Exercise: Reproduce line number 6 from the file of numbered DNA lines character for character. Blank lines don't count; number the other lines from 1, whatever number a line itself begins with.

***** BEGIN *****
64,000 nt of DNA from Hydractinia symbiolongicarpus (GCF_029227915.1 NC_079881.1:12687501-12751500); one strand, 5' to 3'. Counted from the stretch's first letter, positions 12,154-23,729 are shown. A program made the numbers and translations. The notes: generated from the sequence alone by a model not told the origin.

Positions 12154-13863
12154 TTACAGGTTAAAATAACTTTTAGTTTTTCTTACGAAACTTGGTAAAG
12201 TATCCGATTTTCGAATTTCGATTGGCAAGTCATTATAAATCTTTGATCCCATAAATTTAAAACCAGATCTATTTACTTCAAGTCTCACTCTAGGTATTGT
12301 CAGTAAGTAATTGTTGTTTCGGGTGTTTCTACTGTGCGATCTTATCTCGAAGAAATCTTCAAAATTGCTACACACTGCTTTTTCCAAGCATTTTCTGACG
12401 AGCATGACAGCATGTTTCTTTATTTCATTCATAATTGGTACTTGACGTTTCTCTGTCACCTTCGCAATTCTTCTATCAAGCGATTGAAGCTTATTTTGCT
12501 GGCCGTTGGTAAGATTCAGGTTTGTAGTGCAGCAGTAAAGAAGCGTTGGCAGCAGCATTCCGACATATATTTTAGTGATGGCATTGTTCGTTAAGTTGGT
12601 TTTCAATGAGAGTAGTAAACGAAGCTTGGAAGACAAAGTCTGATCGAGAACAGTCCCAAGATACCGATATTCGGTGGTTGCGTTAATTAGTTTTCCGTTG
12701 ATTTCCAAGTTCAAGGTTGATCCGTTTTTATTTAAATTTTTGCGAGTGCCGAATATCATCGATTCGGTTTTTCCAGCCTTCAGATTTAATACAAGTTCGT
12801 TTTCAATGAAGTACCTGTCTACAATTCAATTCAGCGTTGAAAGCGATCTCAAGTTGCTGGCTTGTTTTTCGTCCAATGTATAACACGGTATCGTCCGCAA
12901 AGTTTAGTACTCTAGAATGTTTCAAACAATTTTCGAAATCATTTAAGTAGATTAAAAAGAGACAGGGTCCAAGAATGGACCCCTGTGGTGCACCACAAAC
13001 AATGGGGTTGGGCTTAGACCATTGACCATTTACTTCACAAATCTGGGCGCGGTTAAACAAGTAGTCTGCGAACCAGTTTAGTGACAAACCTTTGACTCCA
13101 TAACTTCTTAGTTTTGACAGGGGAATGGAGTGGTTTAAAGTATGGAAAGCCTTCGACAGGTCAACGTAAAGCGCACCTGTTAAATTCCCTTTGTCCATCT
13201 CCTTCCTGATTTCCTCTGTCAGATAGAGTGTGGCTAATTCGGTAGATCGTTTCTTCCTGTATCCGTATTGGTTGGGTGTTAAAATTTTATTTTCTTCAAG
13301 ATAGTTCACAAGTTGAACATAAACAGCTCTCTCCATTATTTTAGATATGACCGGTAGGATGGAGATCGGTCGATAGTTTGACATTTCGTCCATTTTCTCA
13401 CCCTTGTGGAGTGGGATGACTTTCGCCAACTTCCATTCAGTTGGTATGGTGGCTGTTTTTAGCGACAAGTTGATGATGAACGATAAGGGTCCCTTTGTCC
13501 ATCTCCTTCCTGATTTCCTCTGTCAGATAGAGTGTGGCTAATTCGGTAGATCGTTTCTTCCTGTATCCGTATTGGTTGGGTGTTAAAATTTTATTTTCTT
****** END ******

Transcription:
12401 AGCATGACAGCATGTTTCTTTATTTCATTCATAATTGGTACTTGACGTTTCTCTGTCACCTTCGCAATTCTTCTATCAAGCGATTGAAGCTTATTTTGCT